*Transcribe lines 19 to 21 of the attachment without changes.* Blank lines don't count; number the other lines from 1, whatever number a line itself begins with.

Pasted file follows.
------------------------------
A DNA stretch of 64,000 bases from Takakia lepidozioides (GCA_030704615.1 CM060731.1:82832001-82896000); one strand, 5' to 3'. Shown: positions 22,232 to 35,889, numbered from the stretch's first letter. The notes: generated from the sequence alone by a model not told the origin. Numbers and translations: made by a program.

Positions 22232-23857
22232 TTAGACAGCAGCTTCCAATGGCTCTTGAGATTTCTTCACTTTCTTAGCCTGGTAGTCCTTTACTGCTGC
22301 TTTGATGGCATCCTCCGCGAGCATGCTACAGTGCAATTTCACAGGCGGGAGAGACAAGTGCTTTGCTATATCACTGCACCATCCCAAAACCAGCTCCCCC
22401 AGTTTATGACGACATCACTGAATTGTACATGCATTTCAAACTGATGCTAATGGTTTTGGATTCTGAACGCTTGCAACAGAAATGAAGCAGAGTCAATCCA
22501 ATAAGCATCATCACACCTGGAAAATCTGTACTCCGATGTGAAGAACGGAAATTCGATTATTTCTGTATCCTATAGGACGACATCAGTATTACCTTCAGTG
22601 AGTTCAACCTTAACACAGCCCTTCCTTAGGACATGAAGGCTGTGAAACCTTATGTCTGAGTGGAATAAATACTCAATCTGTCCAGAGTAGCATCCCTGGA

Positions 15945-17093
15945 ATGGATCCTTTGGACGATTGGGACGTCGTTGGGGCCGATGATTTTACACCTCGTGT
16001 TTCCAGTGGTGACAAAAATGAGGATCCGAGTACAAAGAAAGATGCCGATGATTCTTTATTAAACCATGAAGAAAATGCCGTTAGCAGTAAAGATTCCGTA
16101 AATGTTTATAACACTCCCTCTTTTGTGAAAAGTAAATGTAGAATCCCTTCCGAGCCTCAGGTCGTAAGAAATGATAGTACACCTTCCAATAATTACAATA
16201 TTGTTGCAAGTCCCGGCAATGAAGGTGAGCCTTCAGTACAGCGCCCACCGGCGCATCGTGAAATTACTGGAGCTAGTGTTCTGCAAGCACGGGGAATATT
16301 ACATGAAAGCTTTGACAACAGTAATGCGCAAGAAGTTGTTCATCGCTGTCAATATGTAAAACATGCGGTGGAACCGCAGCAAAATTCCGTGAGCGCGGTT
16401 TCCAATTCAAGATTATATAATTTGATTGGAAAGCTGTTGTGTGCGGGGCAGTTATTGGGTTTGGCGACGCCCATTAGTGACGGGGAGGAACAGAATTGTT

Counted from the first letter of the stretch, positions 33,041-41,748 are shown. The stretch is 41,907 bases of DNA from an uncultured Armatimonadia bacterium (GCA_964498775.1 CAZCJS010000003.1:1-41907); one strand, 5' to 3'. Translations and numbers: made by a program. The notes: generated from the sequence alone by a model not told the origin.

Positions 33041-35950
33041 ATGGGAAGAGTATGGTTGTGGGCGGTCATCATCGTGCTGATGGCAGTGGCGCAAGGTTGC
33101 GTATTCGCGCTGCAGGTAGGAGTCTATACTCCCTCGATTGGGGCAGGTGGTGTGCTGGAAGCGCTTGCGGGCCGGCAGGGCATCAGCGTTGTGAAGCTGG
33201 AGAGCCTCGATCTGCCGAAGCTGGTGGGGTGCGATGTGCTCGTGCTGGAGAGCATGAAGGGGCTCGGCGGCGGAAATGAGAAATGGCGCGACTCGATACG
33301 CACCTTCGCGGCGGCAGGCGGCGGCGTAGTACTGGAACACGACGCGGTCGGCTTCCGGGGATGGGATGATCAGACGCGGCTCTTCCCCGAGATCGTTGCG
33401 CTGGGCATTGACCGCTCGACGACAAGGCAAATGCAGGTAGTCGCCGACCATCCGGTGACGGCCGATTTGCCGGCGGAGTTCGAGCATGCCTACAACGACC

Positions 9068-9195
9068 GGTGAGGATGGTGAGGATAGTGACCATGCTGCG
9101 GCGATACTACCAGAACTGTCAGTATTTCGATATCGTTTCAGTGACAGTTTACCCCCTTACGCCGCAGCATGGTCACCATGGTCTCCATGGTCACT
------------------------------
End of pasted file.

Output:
33201 AGAGCCTCGATCTGCCGAAGCTGGTGGGGTGCGATGTGCTCGTGCTGGAGAGCATGAAGGGGCTCGGCGGCGGAAATGAGAAATGGCGCGACTCGATACG
33301 CACCTTCGCGGCGGCAGGCGGCGGCGTAGTACTGGAACACGACGCGGTCGGCTTCCGGGGATGGGATGATCAGACGCGGCTCTTCCCCGAGATCGTTGCG
33401 CTGGGCATTGACCGCTCGACGACAAGGCAAATGCAGGTAGTCGCCGACCATCCGGTGACGGCCGATTTGCCGGCGGAGTTCGAGCATGCCTACAACGACC